Ankle and Foot Pain

One may complain of pain in the foot or lower extremity. Fascial soft‐tissue disorders exist, such as those mentioned below, often times their origins begin in the foot.

Shin Splints are an overuse condition producing chronic exertional shin pain in the leg. This condition is common among the athletic population, affecting dancers, runners, aerobics athletes, and others who engage in activities requiring repetitive loading of the lower extremity. A dropped or fallen medial longitudinal arch can impair the shock‐absorbing capabilities of the foot. Many fascial soft tissues play important roles in maintaining the longitudinal arch of the foot and helping in shock absorption, including the intrinsic foot muscles, the plantar fascia, tarsal ligaments, and leg muscles such as the tibialis posterior. Additional facial soft‐tissue supports include the deltoid ligament and calcaneonavicular ligament, also called the spring ligament. Of these muscles, the tibialis posterior is considered the primary dynamic structural support for the arch. When other support fascial tissues are weakened, even greater load is placed on the tibialis posterior in order to maintain the arch. Fatigue and dysfunction of this muscle is a common cause of shin splints, stress fractures, and plantar fascitis.

Cramps often occur because of dehydration, nutritional deficiencies, and repetitive stress. Unnecessary stress is placed on the calves by wearing bad shoes, walking/running on uneven or hard surfaces. Muscle imbalances are also major contributors to cramps especially when the previous symptoms listed are also present.

Tendonitis most commonly occurs to the Achilles tendon, peroneal or tibialis tendons. Trauma to the tendons causes inflammation, pain and swelling. Tendonitis injuries are typically the result of chronic overuse, but can be a result of an ankle sprain.

Ankle Sprains are where the Ligaments are injured as a result of forceful movements. The ankle is the most frequently injured major joint in the body. The lateral ligaments are the most common ankle ligaments to be injured. Due to the fact that most sprains occur by inversion rather than eversion, the calcaneofibular and anterior talofibular ligaments are the most commonly injured.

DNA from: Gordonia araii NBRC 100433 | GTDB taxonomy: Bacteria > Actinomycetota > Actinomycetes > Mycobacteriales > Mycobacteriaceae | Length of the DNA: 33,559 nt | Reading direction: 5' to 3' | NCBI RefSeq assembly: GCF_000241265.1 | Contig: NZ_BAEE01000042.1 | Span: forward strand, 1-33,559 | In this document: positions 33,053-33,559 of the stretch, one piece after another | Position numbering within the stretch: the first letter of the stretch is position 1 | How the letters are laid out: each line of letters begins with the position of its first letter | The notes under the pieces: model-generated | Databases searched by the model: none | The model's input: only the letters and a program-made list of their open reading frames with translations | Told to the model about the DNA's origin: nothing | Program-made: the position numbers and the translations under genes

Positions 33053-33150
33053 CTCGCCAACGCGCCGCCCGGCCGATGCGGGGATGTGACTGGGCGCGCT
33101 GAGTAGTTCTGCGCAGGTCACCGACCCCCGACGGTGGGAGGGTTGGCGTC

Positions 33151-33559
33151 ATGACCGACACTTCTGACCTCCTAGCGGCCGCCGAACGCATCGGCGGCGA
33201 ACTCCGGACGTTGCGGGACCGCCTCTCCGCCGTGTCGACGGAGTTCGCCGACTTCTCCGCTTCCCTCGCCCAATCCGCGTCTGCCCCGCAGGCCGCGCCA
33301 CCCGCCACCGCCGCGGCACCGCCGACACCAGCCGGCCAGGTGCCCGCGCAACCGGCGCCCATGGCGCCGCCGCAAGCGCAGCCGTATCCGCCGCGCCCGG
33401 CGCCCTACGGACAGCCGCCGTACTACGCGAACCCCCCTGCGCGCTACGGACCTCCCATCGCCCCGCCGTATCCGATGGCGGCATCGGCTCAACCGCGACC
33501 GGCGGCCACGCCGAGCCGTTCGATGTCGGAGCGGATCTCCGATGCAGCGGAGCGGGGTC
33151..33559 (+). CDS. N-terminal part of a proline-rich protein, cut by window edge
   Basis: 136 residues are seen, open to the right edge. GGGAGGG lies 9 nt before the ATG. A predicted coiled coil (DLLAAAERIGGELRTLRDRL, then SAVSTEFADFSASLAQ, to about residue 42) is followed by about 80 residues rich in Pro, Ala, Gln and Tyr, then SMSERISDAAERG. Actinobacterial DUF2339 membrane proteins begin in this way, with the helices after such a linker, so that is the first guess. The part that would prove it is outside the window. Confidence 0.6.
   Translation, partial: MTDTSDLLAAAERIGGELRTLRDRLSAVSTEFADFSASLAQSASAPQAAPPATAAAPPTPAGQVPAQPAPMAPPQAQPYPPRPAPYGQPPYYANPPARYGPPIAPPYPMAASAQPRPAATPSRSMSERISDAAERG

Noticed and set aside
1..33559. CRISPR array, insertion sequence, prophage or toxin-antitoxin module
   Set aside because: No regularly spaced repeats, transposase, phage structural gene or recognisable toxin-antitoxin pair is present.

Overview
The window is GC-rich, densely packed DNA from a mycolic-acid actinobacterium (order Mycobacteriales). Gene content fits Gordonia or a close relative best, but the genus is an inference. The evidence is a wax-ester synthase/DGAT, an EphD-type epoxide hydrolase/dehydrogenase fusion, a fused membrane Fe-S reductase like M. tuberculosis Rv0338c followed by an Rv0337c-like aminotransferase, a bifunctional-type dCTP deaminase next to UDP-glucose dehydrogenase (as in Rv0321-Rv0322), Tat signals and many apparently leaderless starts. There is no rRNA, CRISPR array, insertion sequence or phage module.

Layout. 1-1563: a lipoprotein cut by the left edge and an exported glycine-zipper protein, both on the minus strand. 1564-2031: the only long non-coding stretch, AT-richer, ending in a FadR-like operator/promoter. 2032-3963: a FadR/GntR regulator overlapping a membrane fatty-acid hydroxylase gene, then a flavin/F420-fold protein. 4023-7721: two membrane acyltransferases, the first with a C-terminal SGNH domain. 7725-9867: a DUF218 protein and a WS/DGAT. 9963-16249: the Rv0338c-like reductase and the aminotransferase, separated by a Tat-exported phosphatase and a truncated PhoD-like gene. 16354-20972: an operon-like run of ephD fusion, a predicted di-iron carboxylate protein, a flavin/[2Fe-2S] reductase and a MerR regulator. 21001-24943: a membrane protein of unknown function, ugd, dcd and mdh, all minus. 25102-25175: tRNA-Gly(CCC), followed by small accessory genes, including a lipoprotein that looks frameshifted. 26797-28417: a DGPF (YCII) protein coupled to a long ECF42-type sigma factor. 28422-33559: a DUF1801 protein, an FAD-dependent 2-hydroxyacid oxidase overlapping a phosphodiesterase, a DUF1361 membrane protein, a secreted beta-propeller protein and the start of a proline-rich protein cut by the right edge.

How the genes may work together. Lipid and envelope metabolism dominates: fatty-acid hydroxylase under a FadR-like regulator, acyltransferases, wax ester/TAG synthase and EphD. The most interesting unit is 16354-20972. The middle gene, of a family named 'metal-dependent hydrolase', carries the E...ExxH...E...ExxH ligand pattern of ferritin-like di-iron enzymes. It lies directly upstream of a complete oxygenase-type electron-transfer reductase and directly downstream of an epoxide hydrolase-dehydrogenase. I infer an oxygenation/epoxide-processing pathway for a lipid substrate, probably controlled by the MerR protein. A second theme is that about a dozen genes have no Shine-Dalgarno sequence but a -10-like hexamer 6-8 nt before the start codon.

Plantar Fasciitis is a painful condition caused by excessive wear leading to inflammation of the plantar fascia in the foot. The pain usually is felt on the underside of the heel, and is often most intense with the first steps of the day. It is commonly associated with long periods of weight bearing. This condition often causes a heel spur (on the calcaneus) to develop, in which case it is the underlying condition, and not the spur itself, which produces the pain. Inflammation and trigger point referral into the plantar surface of the foot and around the heel can cause a burning, intense pain. Usually the pain is intensified first thing in the morning and after sitting for a long period of time. At times, the pain can be so intense that putting weight on the foot is avoided and the client limps or cannot walk at all.

As Bodyworkers & Functional Movement Therapists we focus on balancing the muscle and fascial systems of the body to improve range of motion, posture, and support pain free living. We are able to view your muscle imbalances and Design the best treatment plan specific to your needs and properly address your ankle and foot pain.